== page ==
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Staying Home with Disabilities

Stay-at-home orders and safe social distancing remove access to many daily resources for individuals with disabilities. Here are ideas to help your family adjust.

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Families across the nation are being tested to find their “new normal” as the COVID-19 pandemic evolves and more programs and organizations close their doors. Families of those with disabilities are experiencing this on an even more complex scale. Various services are being disrupted or delivered in a new way: learning online as schools close, navigating therapies virtually, managing social and behavioral skill acquisition virtually, and coping with a lack of respite from these daily challenges.

Change in routine alone is a large stressor for people with disabilities. Add the uncertainty of when they will be able to return to a regular routine and the change is that much more difficult to adapt to. Change in routine undoubtedly leads to change in social interaction, which for some, can be detrimental to the hard work put into practicing and learning social skills.

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For others, much like for the rest of us, it is sad to lose connections with friends and fellow students or colleagues. School or work locations are likely closed, resulting in a large amount of unstructured free time for parents and caregivers to fill throughout the day. This also means caregivers and parents are unable to access breaks from their caregiving duties, which have likely doubled.
Below are some ideas for families to engage in powerful learning activities together while also finding time to take a break and recharge.

Try an engaging sensory craft.

Putting energy and focus into a craft or project together creates moments to practice language, fine motor skills, following directions, self-expression, routines, reading, and even math. When you’re done, use the project to help you find some calmness or joy. Inclusive Teach provides 150 sensory projects for families to do at home.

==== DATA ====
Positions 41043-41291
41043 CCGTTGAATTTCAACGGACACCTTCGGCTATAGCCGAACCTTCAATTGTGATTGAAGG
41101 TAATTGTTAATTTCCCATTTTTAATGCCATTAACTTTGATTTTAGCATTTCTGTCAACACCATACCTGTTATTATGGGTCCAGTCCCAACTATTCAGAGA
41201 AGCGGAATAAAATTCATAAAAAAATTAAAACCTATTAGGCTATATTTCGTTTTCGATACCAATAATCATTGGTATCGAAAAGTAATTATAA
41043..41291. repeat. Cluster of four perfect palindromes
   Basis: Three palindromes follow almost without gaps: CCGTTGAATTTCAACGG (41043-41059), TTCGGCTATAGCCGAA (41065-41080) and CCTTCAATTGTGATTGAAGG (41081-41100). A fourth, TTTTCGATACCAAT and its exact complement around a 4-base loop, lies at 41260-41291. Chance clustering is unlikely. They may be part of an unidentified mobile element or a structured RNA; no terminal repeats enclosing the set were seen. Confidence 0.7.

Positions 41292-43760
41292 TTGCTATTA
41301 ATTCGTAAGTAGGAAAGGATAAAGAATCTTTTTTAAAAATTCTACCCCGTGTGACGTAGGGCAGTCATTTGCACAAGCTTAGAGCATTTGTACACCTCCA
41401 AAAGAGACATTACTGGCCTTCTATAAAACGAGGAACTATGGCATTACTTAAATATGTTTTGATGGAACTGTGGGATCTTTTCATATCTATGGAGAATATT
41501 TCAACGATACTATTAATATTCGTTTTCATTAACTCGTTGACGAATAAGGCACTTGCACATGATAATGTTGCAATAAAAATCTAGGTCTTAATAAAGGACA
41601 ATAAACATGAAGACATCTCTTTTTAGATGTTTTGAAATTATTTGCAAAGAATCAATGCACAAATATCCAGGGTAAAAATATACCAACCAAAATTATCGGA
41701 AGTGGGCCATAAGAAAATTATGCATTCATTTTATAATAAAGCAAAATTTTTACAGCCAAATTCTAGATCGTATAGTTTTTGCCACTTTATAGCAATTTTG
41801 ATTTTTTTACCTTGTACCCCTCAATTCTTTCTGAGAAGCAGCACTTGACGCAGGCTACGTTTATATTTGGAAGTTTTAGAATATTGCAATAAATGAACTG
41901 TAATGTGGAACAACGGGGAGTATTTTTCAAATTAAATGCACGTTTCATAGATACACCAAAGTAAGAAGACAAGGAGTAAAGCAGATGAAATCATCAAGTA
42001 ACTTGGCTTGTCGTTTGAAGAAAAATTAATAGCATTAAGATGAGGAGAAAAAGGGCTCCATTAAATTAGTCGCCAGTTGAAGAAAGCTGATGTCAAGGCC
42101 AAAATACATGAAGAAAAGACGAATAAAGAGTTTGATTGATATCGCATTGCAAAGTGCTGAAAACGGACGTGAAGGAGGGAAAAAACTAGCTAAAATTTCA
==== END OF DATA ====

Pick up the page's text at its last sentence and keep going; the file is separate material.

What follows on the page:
Join a sensory-friendly storytime.

The Adoption Exchange is hosting a weekly sensory-friendly storytime—an activity for all ages and anyone with sensory processing sensitivities—through Zoom. Work this into your routine for a consistent literature boost during the day. If you are able, use this as a chance for respite and take some time for yourself in another room. Try guided meditation (available on a variety of free apps and YouTube), or try breathing exercises for a great way to quickly reset and refresh.

Don’t be afraid to use your outdoor resources.

With spring upon us, that sunshine is pretty inviting. While following social distancing guidelines, you can still find a secluded spot in a park or step into your backyard. A daily nature check or scavenger hunt can provide your child with the opportunity to practice problem solving, language skills, gross motor skills, vision skills, and following directions. This also gives you and your family an opportunity to soak up some Vitamin D. Experts agree that exposure to the outdoors can be an extremely effective way to elevate moods. Put time outdoors on a weekly or daily calendar to keep routines consistent.

Take a virtual field trip.

While the conventional field trip may be out of the question, a virtual field trip or community outing isn’t! Virtual School Activities provides a list of virtual museum or zoo tours, as well as live webcams all over the world. Use this opportunity to walk and talk through the same rituals and processes of a community outing (buying a bus ticket, finding your route, paying for admission, how to act when there, etc.). Try adding a video call if possible so you can “go out with a friend!”

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Look for new ways to learn at home.

With schools and work closed, interacting socially with friends, classmates, or coworkers is limited. For some this can be detrimental to progress made learning and acquiring social skill sets. These resources (here and here) offer a chance to practice these skills virtually. During this time, if your child is able to navigate independently, try catching up on a book for pleasure—or even tackling some of those household chores that are hard to accomplish when you are tending to caregiving tasks.

Don’t forget to take care of yourself.

Though parents and caregivers are not new to rapidly adapting for their loved ones, times such as these are exceptionally hard and unnerving. Make sure that you are finding time to recharge and recoup. If you are experiencing trouble regulating your own stress and fears, do not hesitate to reach out for professional help. AARP has a hotline for caregivers if you have questions about how to approach different challenges, or simply need someone to talk with. You can also find support with Colorado Crisis Services.


Need to Know: Parents of children with special needs can access more resources online through Easterseals Colorado and the Colorado Respite Coalition.

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